Tuesday, May 16, 2017

Fawlty Towers - Tuesday

‘We were hoping for  bit more than that.’ Says the elderly lady, and her crinkly husband nods in agreement. Either that, or he’s fallen asleep.

I’m sat in another dusty, overheated lounge, shelves stuffed with a lifetime’s mementoes. It’s mostly gift shop tat and doubtless will go in a skip when the beneficiaries get to clear out the couple’s last resting place.

‘Well you did say you wanted a realistic valuation, Mrs Glover.’ I counter gently. ‘And the developer will be needing the same.’
‘That’s true dear.’ Mumbles the man. Reassuringly he’s still alive. Probate can really hold up a sale.

‘It’s just….’ Begins the old lady falteringly.
‘Go on.’ I urge.
‘It’s just that the other two agents said much more than you.’
‘They were barely out of short trousers mind.’ Says her husband. ‘Didn’t like the cut of their jib.’

This is a familiar problem. Ever since I entered the industry I’ve been plagued by over-valuers. Agents who mislead potential clients to get their property on their books - often on a long sole agency - then batter the hapless vendors down to a sensible price once competitors, who were honest and accurate with suggested pricing, are locked out.

‘Well, did they show you comparable properties to yours that have actually sold?’ I ask. 
‘Not really.’ Admits the wife.
‘Told you they were charlatans.’ Croaks the old fella. I’m really warming to him. Just hope he lasts the protracted sales’ process.

‘Yes but it’s thirty thousand pounds.’ Continues the wife doggedly.
Not if you’re never going to get it, I want to shout.
‘And the flat we want is ever so pricey, we need every penny we can get.’ Says the old lady, not unnaturally.
‘Thought we were downsizing,’ confides the husband. ‘But we’re going to end up hardly banking anything once we’ve bought the sheltered flat.’

It’s a pet hate of mine. One that grows with every passing year as I move towards the same dilemma this pair are facing. The largely illusionary safety of an old persons’ home, with built-in security and the comfort of a pull-cord to tug when you collapse on the bathroom floor. In reality any shitester can con a resident to buzz them in to the building and the emergency call goes through to a dis-interested call-centre worker somewhere at the cheaper end of the Commonwealth.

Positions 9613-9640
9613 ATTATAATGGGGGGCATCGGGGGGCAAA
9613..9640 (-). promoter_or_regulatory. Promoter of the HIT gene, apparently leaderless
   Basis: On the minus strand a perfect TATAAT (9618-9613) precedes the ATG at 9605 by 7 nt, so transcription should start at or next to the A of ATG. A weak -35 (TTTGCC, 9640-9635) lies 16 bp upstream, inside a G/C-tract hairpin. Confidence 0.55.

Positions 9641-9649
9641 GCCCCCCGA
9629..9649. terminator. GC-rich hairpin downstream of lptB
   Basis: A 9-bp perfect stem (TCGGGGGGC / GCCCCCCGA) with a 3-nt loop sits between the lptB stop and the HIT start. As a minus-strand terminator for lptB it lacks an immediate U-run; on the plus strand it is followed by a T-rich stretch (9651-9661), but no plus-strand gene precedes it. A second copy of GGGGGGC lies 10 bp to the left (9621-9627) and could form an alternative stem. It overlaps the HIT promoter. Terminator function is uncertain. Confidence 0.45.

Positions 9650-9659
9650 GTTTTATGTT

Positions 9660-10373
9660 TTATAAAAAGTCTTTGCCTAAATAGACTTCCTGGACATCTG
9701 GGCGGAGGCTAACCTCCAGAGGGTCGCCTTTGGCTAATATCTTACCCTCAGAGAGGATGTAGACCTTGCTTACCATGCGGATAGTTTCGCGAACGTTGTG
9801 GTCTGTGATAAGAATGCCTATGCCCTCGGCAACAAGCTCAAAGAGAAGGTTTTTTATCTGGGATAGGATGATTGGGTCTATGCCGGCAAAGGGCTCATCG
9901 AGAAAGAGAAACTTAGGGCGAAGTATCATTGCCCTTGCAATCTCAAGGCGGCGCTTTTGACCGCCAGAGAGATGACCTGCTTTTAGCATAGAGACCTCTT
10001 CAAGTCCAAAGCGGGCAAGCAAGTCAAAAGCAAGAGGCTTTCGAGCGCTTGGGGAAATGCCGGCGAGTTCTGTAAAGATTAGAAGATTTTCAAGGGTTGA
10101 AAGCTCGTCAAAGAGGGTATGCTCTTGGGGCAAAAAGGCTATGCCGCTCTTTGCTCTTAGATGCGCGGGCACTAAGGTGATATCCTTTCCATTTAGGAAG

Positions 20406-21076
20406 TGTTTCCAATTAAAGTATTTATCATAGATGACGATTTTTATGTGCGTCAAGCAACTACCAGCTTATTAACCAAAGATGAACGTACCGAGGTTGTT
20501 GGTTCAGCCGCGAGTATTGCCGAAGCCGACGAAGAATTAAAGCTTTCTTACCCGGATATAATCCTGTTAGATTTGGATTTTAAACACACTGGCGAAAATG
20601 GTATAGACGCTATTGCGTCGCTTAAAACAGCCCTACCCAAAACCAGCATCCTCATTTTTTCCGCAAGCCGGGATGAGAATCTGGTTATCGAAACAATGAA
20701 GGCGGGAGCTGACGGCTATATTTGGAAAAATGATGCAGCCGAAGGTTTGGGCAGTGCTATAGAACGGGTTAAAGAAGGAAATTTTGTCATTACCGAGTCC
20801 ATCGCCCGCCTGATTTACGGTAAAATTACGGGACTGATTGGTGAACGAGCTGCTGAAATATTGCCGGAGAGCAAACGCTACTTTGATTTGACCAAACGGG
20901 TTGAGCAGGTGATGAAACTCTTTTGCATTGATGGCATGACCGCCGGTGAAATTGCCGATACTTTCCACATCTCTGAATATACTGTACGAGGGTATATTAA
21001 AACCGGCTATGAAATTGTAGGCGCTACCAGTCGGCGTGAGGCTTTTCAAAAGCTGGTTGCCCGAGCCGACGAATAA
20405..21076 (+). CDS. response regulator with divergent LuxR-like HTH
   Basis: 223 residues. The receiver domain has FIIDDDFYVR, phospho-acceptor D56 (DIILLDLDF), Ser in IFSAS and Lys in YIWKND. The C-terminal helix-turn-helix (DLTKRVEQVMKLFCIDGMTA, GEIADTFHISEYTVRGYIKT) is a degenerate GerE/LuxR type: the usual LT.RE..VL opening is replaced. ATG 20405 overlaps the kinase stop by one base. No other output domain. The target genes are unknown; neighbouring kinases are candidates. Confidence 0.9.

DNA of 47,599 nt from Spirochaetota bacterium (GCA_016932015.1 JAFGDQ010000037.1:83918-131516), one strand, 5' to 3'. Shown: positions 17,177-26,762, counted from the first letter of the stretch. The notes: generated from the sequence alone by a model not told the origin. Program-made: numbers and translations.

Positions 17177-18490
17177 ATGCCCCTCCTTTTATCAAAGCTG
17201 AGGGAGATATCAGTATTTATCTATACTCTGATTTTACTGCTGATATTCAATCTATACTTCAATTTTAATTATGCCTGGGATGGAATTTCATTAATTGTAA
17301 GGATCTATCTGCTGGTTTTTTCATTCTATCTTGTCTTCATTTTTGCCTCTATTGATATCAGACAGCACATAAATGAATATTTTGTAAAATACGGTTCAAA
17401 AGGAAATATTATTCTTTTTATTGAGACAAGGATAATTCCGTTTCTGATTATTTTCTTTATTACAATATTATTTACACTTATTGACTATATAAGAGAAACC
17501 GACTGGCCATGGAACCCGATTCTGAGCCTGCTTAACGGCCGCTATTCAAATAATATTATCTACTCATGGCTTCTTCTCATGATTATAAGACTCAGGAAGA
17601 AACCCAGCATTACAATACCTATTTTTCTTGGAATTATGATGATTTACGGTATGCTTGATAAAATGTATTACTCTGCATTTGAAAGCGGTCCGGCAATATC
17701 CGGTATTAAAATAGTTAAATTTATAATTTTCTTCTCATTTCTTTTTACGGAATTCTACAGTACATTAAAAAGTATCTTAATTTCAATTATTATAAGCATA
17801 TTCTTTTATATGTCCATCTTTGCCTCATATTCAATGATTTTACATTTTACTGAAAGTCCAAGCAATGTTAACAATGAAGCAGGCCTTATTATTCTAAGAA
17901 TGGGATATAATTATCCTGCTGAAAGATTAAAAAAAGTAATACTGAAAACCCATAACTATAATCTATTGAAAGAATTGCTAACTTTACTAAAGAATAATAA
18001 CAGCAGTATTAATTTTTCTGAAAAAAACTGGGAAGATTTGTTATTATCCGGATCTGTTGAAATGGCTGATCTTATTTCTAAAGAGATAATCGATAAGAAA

‘What do you think we should do?’ Presses the husband. Damn it, and I really like this couple. I could tell them it would be cheaper to stay put, get a gardener and some home help. Avoid paying , way over what I consider sensible for a one bedroom retirement flat. A flat with punitive service charges, an onerous lease full of pitfalls and unfair charges for the beneficiaries when they come to try and sell, and one that will be worth less than their parents paid for it.

I could open a tourist shop with the amount of fudge I’ve dispensed over the years. We agree to market the home at £20,000 more than I’d like, but £10,000 less than the smoke-blowers have suggested. It’s a win, of sorts.

‘Got the developers of the retirement flat, the Glovers are hoping to buy, on line one.’ Says negotiator S, an hour after I’ve returned to the office and before I’ve even uploaded the sales’ particulars. I tense. I don’t like this lot, but then I deal with people I wouldn’t share a drink with, daily. 
‘Cheers. Put them through.’

‘How much could you sell it for, in six weeks?’ Presses the lady sales consultant. 
I offer her a gift-wrapped, metaphorical, 200gms of salted caramel product.
‘We need absolutes.’ She says curtly.
You don’t get those in property, lady.
‘If we take their house in part-exchange we want it sold quickly.’

I bet you do. And you’ll offer them 85% of it’s actual value - my original price not the over-inflated figure - and expect them to pay, what is about 150% of the true price, for your shrunken square-footage box.

Have a feeling I’ll be needing that gardener’s phone number.


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